Posted: 7th March 2016 | Written by: Ben Browne
Denis Villeneuve makes me uncomfortable. I don't blame the man, it's his job after all. Whilst I rate his previous films Prisoners and especially Enemy, there's no denying that his films aren’t exactly “fun”, considering they intentionally pick at your nerves like banjo strings and damage your calm.
When it was released last year, Sicario seemed to fly under the radar for a lot of people. I missed it during its theatrical run and regretted it once I started seeing multiple sites and magazines calling it one of the best of the year. I rectified this grievous error as soon as the film hit disc.
Sicario (meaning “hitman” in Spanish) follows idealistic FBI agent Kate Macer (Emily Blunt) as she is recruited by a secretive government task force, led by the unconventional flip-flop wearing Matt Graver (Josh Brolin), to help fight the escalating drug war on the border between the United States and Mexico. Along the way, she is introduced to the mysterious Alejandro (Benicio Del Toro), a man with murky motives and unclear goals.
The cast are on point. Emily Blunt is a fantastic actress and does stellar work as Kate. There's a quiet, assured toughness to her that's utilised well. Josh Brolin was decent too.
From the off, it's clear that Matt isn't one to colour inside the lines when it comes to protocol and Brolin plays him with a sly, almost smirking glee. Star of the film for me was Benicio Del Toro. Apparently, his character had a fair bit of dialogue in the original script, but Del Toro pushed to err on the side of silence. It pays off hugely. Alejandro is an incredibly intimidating man. He's an intense presence throughout and I think it's a crime Del Toro wasn't given an Oscar nod for his performance.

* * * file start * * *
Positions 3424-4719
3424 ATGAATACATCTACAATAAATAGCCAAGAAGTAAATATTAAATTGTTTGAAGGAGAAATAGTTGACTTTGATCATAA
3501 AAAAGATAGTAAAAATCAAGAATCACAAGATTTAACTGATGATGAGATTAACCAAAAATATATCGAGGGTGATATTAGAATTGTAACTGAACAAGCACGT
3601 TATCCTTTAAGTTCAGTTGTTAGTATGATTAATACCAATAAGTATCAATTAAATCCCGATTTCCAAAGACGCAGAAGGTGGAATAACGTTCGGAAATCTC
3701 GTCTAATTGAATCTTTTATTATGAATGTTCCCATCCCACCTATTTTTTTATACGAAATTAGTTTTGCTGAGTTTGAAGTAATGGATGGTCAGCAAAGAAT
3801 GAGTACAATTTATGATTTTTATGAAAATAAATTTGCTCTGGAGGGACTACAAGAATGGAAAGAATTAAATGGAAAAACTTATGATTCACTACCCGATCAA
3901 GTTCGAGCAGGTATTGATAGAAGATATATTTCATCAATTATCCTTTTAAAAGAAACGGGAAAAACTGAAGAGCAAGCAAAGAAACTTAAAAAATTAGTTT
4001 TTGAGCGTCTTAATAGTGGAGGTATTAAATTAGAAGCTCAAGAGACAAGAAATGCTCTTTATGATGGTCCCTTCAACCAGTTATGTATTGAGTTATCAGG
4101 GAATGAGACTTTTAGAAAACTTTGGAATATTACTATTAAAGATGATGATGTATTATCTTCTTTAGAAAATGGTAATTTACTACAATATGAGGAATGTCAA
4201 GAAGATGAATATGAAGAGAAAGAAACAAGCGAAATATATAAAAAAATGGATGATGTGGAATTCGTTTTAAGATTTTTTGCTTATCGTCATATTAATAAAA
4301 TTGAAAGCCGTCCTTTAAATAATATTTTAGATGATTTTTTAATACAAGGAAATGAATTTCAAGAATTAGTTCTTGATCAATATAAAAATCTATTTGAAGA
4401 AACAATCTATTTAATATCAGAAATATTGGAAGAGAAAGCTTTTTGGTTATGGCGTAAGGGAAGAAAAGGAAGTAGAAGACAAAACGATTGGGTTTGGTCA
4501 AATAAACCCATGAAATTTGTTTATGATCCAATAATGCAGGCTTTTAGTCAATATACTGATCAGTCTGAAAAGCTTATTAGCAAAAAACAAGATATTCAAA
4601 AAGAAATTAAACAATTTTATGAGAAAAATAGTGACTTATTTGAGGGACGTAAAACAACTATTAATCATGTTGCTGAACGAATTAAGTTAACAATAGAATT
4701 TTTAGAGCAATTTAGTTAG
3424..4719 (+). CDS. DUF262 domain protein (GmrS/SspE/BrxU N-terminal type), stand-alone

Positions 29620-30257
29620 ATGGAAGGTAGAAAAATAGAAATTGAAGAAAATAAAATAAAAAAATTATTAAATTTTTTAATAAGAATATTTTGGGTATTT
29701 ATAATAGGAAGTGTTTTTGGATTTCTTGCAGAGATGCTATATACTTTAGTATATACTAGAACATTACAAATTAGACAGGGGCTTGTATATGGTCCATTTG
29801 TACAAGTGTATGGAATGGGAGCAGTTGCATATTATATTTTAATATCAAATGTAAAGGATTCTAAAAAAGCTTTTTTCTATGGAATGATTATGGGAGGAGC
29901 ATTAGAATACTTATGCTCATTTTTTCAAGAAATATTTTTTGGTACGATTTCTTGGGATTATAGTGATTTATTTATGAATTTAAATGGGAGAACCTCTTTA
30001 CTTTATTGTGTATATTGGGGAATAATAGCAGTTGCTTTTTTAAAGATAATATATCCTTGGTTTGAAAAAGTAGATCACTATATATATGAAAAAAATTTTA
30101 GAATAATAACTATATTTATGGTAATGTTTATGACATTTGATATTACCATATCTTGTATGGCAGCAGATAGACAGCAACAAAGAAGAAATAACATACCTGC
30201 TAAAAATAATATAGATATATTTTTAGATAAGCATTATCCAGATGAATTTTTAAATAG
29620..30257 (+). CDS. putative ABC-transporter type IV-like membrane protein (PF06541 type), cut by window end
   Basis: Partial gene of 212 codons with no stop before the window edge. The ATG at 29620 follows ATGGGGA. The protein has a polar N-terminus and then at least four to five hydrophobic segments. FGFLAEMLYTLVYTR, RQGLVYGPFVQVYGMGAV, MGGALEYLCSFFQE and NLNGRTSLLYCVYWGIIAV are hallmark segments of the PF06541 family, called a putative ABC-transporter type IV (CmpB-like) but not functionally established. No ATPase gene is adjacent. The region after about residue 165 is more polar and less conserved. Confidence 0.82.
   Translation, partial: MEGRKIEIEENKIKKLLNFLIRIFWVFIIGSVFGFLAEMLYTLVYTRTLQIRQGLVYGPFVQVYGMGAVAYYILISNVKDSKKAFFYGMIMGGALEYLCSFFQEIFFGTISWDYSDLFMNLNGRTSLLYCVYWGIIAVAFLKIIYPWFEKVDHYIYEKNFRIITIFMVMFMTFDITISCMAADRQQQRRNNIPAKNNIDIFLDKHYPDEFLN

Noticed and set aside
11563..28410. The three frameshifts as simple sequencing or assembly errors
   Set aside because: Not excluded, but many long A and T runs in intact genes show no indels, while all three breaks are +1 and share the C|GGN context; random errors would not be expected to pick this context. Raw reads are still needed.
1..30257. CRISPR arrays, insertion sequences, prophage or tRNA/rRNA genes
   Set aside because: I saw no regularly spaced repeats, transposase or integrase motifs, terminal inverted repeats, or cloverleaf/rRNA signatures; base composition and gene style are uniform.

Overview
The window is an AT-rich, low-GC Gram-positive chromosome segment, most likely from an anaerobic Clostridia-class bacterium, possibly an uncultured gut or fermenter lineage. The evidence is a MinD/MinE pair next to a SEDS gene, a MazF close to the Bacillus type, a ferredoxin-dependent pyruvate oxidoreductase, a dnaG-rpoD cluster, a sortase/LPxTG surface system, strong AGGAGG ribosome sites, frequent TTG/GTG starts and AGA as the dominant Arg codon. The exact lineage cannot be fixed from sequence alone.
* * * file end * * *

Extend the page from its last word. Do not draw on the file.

The film's a technical masterpiece. Villeneuve controls the tone exceptionally well. You'll never relax into the film and he's the master of keeping you teetering on the edge of your seat. He teams with cinematographer Roger Deakins, a man known for making stuff look incredible. Despite some ugly subject matter, Sicario is a gorgeous film. Jóhann Jóhannsson's score also works well. It growls, pulses and generally makes you feel uneasy. It fits perfectly. Never will you experience a convoy as nerve-shredding as the one in this film.
Cards on the table time- I wasn't blown away by Sicario like I was expecting. It's very good, no arguments there, but something didn't quite push it into greatness territory. Every element such as the look, the acting, the soundtrack and the general feel of the film were working for me, but the story didn't feel up to scratch.
I liked Emily Blunt's character, but she seemed weirdly naïve for someone who is a trained FBI agent. She seemed to suffer lapses of common sense purely to move the story along. I kept questioning why she did certain things and it dragged me out of the film.
In the same ballpark, I get why her Fed partner Reggie (played by the awesome Daniel Kaluuya) was included, but at the same time his role in the whole thing frustrated me. He was basically an excuse for our heroine to verbalise some of her internal dialogue. When a character could be replaced by a diary, dictaphone or pet, you know they aren't essential to anything.
Make no mistake, Sicario's worth your time if you're odd like me and you like your films both pretty and unsettling. It earns a recommendation for Benicio Del Toro alone, but Emily Blunt and Josh Brolin do some fine work too.
This is top-notch filmmaking, I just wish it all hung together a little better. It's certainly not what I expected from a film that appeared on so many “Best of 2015” lists, but I can see why it did. I'm opposed to a Blade Runner sequel on principle, but the fact that both Villeneuve and Deakins are working on one makes me slightly excited and hopeful.
Ben Browne, The Popcorn Bucket